So fruit sugars are going up (at least in California) and the wines made therefore have higher alcohol. But why are the sugars going up?
A different take on this has come about recently, where people are starting to look at rising carbon dioxide (CO2) concentrations in the atmosphere and linking this to increased plant productivity (e.g. here and here). This isn't a difficult link to make, as the process of photosynthesis takes CO2 and water and with the help of the enzyme Rubisco, releases oxygen and sugar (in the form of glucose). It stands to reason that if you increase the availability of a starting material, you can end up with more product. This is assuming that other starting materials (Rubisco, water, sufficiently warm temperatures and light energy in this case) aren't limiting, and that the products don't start piling up in the area where they're being produced - if glucose and oxygen keep building up in the cell, the rate of photosynthesis will slow through a process called feedback inhibition.
So increasing CO2 should mean more efficient photosynthesis and more sugars to go around? As we usually find, things aren't that simple.
There has been plenty of research into the effects of raising CO2 concentration and its positive effects on plant growth and productivity, however, much of this has been with relatively short duration experiments. When plants have a longer time and a chance to adapt to the changed conditions there is more talk of photosynthetic down-regulation, or acclimation, resulting in relatively little change.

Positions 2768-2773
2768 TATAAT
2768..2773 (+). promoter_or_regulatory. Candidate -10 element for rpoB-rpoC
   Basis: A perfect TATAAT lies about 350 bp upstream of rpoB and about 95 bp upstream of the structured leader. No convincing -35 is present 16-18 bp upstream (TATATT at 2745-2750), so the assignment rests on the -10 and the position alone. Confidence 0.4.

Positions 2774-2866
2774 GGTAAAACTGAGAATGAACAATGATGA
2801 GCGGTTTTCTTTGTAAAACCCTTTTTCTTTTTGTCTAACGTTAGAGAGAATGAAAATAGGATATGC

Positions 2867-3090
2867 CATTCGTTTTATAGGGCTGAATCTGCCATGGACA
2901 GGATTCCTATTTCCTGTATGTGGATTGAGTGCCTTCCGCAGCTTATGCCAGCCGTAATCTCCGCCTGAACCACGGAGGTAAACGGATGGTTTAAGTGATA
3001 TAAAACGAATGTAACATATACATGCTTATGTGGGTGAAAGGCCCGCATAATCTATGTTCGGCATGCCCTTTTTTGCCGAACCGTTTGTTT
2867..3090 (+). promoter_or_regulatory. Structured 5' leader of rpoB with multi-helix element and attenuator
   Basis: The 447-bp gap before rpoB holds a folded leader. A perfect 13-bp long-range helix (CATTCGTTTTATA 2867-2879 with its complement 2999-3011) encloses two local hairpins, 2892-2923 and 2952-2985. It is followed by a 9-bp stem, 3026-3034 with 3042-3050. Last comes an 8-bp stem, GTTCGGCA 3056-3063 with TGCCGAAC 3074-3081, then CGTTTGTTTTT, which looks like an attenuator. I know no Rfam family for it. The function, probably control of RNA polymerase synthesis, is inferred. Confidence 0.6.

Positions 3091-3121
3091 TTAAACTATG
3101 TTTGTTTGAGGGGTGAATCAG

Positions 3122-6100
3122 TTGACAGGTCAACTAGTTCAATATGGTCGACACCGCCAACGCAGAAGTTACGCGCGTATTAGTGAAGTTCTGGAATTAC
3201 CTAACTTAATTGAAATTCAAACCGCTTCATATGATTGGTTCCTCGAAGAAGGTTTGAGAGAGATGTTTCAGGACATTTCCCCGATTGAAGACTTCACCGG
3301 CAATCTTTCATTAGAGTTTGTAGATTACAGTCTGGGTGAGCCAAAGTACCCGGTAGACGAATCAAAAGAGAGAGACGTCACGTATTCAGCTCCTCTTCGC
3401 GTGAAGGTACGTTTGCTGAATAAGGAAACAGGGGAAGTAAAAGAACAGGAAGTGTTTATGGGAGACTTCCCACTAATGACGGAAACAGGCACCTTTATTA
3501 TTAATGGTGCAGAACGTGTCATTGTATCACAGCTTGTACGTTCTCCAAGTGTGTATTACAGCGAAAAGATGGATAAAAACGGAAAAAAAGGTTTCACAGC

A review by Makino and Mae notes that longer term plant adjustment is a complicated system. For example, if sugar is being produced more quickly, but the plant does not have the capability of moving the sugars out of the cell fast enough, photosynthesis will be slowed by feedback inhibition. This kind of makes sense, too, as the plant would change things so that a balance remains between production and utilisation of photosynthetic products.
There is also a suggestion that seedlings have a greater response to high CO2 compared to older plants, possibly because seedlings are generally carbohydrate supply limited, whereas older plants have a store of carbohydrates that are used when needed. Grapevines, being perennial plants, have decent carbohydrate stores even from a reasonably young age.